Sales Have Ended
Sales Have Ended
The Society of Data Miners (SocDM) together with the Ethics for Analytics working group are hosting this afternoon session with support from the Personal Data & Trust Network (PD&TN).
Changes in data analysis practices are evolving at breakneck speed and the volume of available data is constantly growing. Practitioners in data analysis and data mining come from a wide variety of disciplines, ranging from mathematics, statistics, economic modelling, computer science, business intelligence and linguistics. This means that a huge new economic sector is emerging without the guidelines for professional practice that are taken for granted in more traditional areas of business.
A Credible Code of Conduct for the Data Analytics Community
The Society of Data Miners are seeking to remedy this glaring omission by providing a credible code of conduct for data analytics practitioners and in turn make data analysis a 'true profession'. They are organising a series of meetings over the next two years with a view to canvassing a wide range of perspectives and requirements for a comprehensive code of ethical best practice. Through gathering intelligence and opinions from practitioners they will ensure that the code drafted corresponds as much is possible to the actual concerns in the industry. Throughout this programme of meetings, SocDM will be addressing issues such as consent, disclosure, respect for the data subject and the limits of anonymity.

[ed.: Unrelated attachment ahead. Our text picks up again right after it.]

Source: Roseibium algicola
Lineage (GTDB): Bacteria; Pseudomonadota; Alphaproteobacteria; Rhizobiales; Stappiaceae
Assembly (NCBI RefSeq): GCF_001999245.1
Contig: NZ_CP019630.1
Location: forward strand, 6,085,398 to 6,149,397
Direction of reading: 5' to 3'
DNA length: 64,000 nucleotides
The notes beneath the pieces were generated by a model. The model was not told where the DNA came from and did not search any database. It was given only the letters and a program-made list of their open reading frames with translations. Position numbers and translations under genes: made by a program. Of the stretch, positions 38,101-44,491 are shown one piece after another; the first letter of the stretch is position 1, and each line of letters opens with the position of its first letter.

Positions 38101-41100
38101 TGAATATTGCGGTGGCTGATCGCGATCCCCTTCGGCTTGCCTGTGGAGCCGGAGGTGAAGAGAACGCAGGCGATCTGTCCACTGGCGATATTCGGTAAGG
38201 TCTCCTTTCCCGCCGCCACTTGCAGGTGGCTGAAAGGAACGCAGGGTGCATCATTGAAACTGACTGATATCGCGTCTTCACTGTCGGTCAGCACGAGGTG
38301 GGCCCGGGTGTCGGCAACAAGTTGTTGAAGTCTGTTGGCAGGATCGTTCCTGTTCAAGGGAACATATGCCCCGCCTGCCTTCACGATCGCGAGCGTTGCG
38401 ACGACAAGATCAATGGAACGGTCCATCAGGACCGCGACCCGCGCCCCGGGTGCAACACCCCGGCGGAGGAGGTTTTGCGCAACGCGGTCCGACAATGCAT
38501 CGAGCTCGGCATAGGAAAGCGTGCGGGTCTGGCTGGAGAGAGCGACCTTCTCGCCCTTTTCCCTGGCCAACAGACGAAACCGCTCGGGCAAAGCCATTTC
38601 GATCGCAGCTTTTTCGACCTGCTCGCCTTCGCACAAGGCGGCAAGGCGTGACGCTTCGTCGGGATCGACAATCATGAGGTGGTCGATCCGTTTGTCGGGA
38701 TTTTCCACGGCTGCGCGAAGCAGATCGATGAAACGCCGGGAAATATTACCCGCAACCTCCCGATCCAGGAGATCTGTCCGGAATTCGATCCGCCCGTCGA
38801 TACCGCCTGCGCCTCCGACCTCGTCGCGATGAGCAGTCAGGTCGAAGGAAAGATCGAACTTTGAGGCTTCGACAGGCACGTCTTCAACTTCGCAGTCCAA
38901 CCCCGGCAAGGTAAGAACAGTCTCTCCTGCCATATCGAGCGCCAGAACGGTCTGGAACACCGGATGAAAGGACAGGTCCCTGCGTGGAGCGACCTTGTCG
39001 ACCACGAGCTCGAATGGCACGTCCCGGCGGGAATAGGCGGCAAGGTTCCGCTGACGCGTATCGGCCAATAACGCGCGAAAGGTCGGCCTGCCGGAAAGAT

The programme will kick off on 5 December 2016 with a panel discussion at the Digital Catapult, London. SocDM are also pleased to announce that the panel speakers will include
- Ethics for Analytics working group leaders Hugh Lawson-Tancred and Tom Khabaza
- Richard Beaumont from OneTrust, and the Co-Chair of the PD&TN's Consent working group,
- Dr. Mariarosaria Taddeo from the Oxford Internet Institute and a Fellow of the Alan Turing Institute, and
- Hetan Shah, the Executive Director of the Royal Statistical Society.
This promises to be an extremely lively and valuable discussion that will begin to focus minds and encourage clear thinking in this crucial and sensitive area. Participants, as much as the speakers, will be encouraged to share opinions on key ethics questions from a variety of perspectives, and will gain a sharper focus on topics they may already be familiar with, as well as those they've yet to grasp intensively.
This event is aimed at anyone with a stake of any kind in data analytics and ethics, particularly practitioners and consumers/consumer groups, and would like the opportunity to participate in drafting a code of ethics for data analysis that will have very concrete application in the real world.